The Use of Hierarchy in Data Visualization
A Good Design is More Than Creative, It Has to be Strategic.
An experienced designer should have a decent understanding of the human eyes’ natural tendencies. Rather than seeing blocks of data, the eye generally sees information in a visual way. This is why as kids, the first books we read would contain more pictures and words with a large print. Other types of books such as comics are heavier in images rather than texts; visuals taking centre stage in telling sequence of events, and texts only serve as an accompaniment. This results in content that is easy-to-read and faster to digest for the human brain.
In short, content must be organized based on priority, or put in a “hierarchy” from highest priority to lowest. Designers must have a keen eye on organising content, with the aim of directing viewers’ eyes so that information of the utmost priority is seen first. So how do we do that exactly?
When presented a fresh page, there are two common patterns in which the human eye will scan and read the page — the Z pattern and the F pattern.
When to use which?
- Z pattern is most commonly used when there is a low level of text content. Users would scan the page from top left to top right, glances down through the content, moving to the bottom left to the bottom right. To maximise the use of this pattern, the designer can place the most important content within the “Z” shape.
- F pattern is usually utilised for text-heavy content or video content. Users would begin scanning the page from top left to top right, then keep going down from left side to the right side of the page, over and over again, looking for visual elements that would help them understand the written content. This pattern continues until they reach the bottom of the page, creating a heat map that looks like the letter “F”.
Regardless of which pattern you go for, it is important to know what and how to emphasise the elements that are on top of the hierarchy list. In design, especially data visualisation, all aspects cannot be emphasised. In order for an element to stand out, others must fade into the background. Subtleties such as what size, colours, shapes, or what information to include and — perhaps more importantly — exclude, affects the hierarchy of design.
Let’s break it down, shall we?
Just like a newspaper headline, the larger the element, the more it will attract attention. The more attention it attracts, the more viewers will interact with it because it’s the first thing they see.
In web design, Fitts’s Law states that bigger-sized objects are easier to engage with because less effort is required from users to click on them. In regards to text and typography, Smashing Magazine calculates some average sizes appropriate for headings and body copy:
- Heading → 18-29 pixels
- Body copy → 12-14 pixels
As we have explained thoroughly in this blog post, different colours have different psychological links to them that affect viewers’ perception of the objects. Bright colours are naturally more attention-grabbing, followed by rich darker colours and lighter tints. Muted, subdued colours lay at the bottom of the colour hierarchy.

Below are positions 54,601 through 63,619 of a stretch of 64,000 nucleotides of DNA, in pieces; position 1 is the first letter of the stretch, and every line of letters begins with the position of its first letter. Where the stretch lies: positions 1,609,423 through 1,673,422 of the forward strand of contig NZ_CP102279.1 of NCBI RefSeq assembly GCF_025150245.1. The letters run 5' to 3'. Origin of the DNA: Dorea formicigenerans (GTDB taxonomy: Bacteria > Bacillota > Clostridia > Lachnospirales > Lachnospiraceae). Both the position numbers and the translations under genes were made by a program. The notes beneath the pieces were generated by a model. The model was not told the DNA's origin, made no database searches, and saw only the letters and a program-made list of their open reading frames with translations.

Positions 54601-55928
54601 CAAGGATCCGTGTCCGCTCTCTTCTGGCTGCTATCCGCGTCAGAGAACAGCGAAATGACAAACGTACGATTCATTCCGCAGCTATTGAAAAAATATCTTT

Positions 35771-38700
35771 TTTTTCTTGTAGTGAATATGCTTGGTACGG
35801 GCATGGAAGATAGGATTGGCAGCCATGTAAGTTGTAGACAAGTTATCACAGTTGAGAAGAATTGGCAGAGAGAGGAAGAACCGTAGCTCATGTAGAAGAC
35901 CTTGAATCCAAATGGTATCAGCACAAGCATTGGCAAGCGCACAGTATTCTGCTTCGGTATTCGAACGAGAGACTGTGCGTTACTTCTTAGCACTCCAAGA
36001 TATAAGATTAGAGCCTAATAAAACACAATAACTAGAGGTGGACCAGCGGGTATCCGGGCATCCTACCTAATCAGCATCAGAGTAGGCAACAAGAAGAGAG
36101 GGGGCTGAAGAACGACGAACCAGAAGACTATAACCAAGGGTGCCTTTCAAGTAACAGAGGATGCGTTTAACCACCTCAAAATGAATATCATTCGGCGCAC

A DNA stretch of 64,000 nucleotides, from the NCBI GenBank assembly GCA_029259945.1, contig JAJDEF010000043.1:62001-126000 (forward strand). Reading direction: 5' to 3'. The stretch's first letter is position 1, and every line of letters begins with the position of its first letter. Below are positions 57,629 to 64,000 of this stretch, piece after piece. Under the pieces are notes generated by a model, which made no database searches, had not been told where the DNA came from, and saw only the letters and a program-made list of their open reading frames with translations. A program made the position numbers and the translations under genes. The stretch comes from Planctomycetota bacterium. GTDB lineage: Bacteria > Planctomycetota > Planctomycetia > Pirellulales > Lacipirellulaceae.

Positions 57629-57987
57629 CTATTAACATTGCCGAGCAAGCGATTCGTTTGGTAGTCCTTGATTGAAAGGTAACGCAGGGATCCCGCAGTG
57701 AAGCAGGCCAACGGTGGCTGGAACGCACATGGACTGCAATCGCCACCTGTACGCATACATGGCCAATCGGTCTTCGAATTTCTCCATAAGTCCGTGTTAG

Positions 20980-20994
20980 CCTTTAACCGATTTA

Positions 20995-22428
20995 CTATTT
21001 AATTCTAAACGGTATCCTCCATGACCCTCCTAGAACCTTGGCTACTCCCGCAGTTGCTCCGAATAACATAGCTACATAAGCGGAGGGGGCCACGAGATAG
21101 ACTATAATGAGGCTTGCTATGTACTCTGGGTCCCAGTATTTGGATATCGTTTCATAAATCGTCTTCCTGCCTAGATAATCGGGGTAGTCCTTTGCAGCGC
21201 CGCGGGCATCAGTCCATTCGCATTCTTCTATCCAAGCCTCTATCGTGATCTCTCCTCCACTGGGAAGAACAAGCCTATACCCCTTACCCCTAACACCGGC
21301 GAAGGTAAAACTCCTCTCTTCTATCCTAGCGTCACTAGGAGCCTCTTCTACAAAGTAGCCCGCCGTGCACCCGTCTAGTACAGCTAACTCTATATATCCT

3. Layout and alignment
Layout and alignment play a major key in visually telling users what is most important. For example, having a body of text and a sidebar next to it will lead users’ eyes through the text, then the sidebar as follow-up CTA (this is especially true in web design). Objects placed at the top or smackdab in the middle also tend to garner most attention at first glance.
Repeating styles tells viewers that the content is a unit. For instance, this blog post is written in a cohesive style. Say, we disrupt the organised layout and use red text on this paragraph, it would break the repetition and instantly draw attention on the element that is different — that is, the red text. Another example is the use of hyperlinks. Links are usually underlined, and you know right away that it is clickable.
The placement of design elements tells users how likely they are to be related. For instance, this list has a header/title, and each of the points is separated by a row of whitespace. This proximity or distance shows those list items are separate but are not unrelated to each other.
6. Texture and style
Using various styles and textures can help visually diversify content hierarchy. Using different fonts in a project, or textured backgrounds that juxtapose each other can lead users’ eyes to the most dominant of the elements.
Contrast refers to the value difference between colours. The starkest contrast you could do between two colours is black and white. Strong contrast can emphasise important elements, while weak contrast will make elements blend together. Strong contrast might be eye-catching and needed to determine hierarchy, but in turn, weak contrast is less confronting, often utilised by designers to create a more harmonious design that users may want to look at longer.
Relatively an undervalued aspect of design, hierarchy is an important tool if you are looking to deliver key information to viewers upon first glance. Remember, a good design requires not only creativity but also the strategy behind it.